# Thread: Reliable Random Number Program

1. ## Reliable Random Number Program

This is something that always bothered me in C; random numbers are really cumbersome in it. Is there a way to generate random numbers within a certain range, as in a random number between 1 and 10? I think it'd be a useful thing to know.

2. Yes. We covered this not too long ago in random number. You should also read Prelude's article on using rand().

3. accually there is a way using this:

Code:
```int x;
x = low_limit + (rand()%(hight_limit - low_limit));```
i think this is correct but anyway i' ll check this tommorow for sure...

4. Randomness is impossible. This is how you generate a pseudorandom integer between one and ten.

Code:
```srand(time(NULL));
int x = (rand() % 10) +1;```
This assigns x to a pseudorandom integer between zero and nine and adds one to it.

5. here is my code:
Code:
```#include <stdio.h>
#include <stdlib.h>
#include <time.h>

int main(void){
int r, i;
float x;

printf("Type a number: \n");
scanf("%d", &r);
srand(r);
for(i=0; i<50; i++){
x = 10 + (rand() % (20-10)); // x = low_limit + rand() % (hight_limit - low_limit));
printf("x: %.0f \n", x);
}
return 0;
}```
this prints numbers between [10 - 20]...
i hope i helped!

6. Originally Posted by brack
i think this is correct but anyway i' ll check this tommorow for sure...
It is correct, but may introduce bias. You should likewise read the links that I provided.

Originally Posted by Babkockdood
Randomness is impossible.
That depends on what you define as "randomness". User Name:'s post #13 in the thread that I linked to provides an example of a possible source of randomness. Your example is another example of what brack described.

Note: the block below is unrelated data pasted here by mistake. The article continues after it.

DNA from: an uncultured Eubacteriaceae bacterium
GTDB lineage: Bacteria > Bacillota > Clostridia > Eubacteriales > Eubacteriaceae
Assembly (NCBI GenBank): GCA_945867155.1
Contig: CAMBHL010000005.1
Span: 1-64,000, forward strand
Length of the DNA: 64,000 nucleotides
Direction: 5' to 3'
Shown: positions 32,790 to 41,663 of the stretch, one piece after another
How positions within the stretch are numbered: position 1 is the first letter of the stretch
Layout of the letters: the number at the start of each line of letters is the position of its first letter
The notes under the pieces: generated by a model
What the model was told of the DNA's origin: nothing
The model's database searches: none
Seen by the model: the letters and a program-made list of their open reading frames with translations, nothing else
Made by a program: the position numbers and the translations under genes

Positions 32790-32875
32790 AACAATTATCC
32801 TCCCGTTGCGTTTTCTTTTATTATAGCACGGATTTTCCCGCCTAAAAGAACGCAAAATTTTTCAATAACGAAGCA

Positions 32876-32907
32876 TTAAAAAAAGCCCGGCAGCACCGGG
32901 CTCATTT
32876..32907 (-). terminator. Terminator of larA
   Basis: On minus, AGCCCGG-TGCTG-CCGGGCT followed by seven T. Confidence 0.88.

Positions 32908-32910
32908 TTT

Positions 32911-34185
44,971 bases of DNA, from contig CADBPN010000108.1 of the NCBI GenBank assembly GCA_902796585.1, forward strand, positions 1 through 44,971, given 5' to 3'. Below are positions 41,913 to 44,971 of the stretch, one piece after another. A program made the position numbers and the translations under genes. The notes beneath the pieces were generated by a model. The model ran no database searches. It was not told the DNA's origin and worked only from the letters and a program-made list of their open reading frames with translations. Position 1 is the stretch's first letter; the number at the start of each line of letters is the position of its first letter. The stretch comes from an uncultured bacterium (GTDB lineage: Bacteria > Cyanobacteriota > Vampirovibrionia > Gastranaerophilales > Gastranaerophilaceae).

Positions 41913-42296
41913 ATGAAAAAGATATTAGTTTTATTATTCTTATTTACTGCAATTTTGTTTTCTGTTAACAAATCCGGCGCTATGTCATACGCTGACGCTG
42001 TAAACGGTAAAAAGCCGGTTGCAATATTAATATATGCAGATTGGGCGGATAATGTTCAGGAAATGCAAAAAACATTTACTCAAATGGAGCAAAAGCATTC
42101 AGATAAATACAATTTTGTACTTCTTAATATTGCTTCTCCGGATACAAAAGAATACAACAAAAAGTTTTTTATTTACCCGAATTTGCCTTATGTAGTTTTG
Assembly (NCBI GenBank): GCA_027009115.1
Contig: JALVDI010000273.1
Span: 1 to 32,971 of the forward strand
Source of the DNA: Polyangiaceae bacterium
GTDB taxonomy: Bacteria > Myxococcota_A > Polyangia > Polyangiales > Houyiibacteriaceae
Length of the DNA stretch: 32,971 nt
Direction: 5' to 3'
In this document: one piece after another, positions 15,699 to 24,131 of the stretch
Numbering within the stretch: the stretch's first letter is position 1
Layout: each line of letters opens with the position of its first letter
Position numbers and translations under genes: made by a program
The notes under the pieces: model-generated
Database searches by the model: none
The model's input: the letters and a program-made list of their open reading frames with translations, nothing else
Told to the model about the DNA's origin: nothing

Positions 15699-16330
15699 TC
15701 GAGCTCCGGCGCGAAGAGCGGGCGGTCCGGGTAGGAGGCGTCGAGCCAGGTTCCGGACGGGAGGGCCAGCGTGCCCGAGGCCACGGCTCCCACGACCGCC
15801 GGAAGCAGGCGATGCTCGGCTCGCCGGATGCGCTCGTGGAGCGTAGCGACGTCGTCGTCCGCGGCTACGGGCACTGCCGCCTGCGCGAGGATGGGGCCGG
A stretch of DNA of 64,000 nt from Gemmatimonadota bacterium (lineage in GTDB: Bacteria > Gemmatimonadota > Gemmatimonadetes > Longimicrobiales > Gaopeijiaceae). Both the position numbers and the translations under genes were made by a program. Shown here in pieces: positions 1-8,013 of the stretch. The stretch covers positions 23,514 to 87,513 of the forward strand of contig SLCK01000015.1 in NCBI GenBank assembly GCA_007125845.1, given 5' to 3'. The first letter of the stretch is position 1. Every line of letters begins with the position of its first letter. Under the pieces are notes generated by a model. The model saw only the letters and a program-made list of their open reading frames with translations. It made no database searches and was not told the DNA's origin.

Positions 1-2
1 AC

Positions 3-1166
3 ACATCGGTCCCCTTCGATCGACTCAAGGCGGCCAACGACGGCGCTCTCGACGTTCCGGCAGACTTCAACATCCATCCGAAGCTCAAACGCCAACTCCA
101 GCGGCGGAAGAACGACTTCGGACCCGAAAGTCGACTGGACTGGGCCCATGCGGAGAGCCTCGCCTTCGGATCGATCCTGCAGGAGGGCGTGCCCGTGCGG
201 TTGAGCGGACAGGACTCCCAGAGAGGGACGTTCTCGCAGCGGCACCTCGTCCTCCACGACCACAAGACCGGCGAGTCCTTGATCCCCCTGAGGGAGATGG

7. Originally Posted by laserlight
It is correct, but may introduce bias. You should likewise read the links that I provided.
I took a look at them, but i found them somehow difficult because i am still learning C...
so i tried so give an example...i hope i helped and not make somebody nervous...

8. Originally Posted by laserlight
That depends on what you define as "randomness". User Name:'s post #13 in the thread that I linked to provides an example of a possible source of randomness. Your example is another example of what brack described.
Psuedorandom number generation in computers takes input from the system that isn't very predictable and puts it through a huge mathematical equation to generate a number that appears random.

Randomness in general, is impossible. Think about it. If you roll dice, the result depends on how you rolled it and what face pointed up when you rolled it. If you flip a coin, the result depends on how you flipped it and what face pointed up originally. If you pick something out of a hat, the result depends on where everything is in the hat and where you decide to pick it.

I once ran the snippet of code I posted with a simple printf statement. I ran the program once every second and the output looked like this.

Code:
```Random number: 7
Random number: 14
Random number: 28
Random number: 35
Random number: 42```
"Anyone who considers arithmetical methods of producing random digits is, of course, in a state of sin."